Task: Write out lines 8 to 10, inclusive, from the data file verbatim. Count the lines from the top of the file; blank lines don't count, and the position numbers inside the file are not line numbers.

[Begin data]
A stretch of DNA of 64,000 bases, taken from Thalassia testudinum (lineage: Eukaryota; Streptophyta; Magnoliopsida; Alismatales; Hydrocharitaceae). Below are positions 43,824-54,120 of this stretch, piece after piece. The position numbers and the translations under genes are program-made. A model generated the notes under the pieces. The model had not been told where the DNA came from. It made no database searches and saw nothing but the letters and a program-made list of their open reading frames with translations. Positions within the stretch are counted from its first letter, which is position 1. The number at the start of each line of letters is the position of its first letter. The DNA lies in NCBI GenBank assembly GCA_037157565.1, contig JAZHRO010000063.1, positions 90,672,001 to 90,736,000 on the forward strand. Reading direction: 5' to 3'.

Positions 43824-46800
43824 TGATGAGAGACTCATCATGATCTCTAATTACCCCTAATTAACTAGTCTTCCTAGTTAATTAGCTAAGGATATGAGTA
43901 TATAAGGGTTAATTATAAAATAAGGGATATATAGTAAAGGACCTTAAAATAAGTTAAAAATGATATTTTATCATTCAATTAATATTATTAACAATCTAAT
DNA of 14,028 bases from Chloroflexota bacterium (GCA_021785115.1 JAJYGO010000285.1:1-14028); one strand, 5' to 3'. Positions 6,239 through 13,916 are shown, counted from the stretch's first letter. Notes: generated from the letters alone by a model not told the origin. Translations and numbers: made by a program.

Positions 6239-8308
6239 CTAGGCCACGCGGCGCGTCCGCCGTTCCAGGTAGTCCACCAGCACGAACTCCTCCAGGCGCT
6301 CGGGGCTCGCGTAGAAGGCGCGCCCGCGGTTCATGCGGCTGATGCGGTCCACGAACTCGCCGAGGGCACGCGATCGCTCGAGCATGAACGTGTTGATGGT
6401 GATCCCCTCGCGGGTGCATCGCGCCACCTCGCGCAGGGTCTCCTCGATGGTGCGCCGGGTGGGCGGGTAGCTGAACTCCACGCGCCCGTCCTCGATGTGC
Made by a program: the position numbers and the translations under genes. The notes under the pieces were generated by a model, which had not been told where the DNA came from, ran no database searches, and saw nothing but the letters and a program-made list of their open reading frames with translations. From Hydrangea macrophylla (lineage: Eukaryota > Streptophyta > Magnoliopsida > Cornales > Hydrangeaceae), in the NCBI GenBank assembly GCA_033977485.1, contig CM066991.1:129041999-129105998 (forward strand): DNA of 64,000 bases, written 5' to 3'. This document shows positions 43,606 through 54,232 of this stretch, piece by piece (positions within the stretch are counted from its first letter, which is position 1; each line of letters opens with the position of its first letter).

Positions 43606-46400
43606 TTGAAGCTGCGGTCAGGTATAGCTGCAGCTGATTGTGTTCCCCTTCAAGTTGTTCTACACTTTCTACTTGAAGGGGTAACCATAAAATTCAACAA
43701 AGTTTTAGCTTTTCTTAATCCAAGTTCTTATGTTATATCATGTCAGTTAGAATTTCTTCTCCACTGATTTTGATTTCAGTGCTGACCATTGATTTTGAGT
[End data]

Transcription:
6301 CGGGGCTCGCGTAGAAGGCGCGCCCGCGGTTCATGCGGCTGATGCGGTCCACGAACTCGCCGAGGGCACGCGATCGCTCGAGCATGAACGTGTTGATGGT
6401 GATCCCCTCGCGGGTGCATCGCGCCACCTCGCGCAGGGTCTCCTCGATGGTGCGCCGGGTGGGCGGGTAGCTGAACTCCACGCGCCCGTCCTCGATGTGC
Made by a program: the position numbers and the translations under genes. The notes under the pieces were generated by a model, which had not been told where the DNA came from, ran no database searches, and saw nothing but the letters and a program-made list of their open reading frames with translations. From Hydrangea macrophylla (lineage: Eukaryota > Streptophyta > Magnoliopsida > Cornales > Hydrangeaceae), in the NCBI GenBank assembly GCA_033977485.1, contig CM066991.1:129041999-129105998 (forward strand): DNA of 64,000 bases, written 5' to 3'. This document shows positions 43,606 through 54,232 of this stretch, piece by piece (positions within the stretch are counted from its first letter, which is position 1; each line of letters opens with the position of its first letter).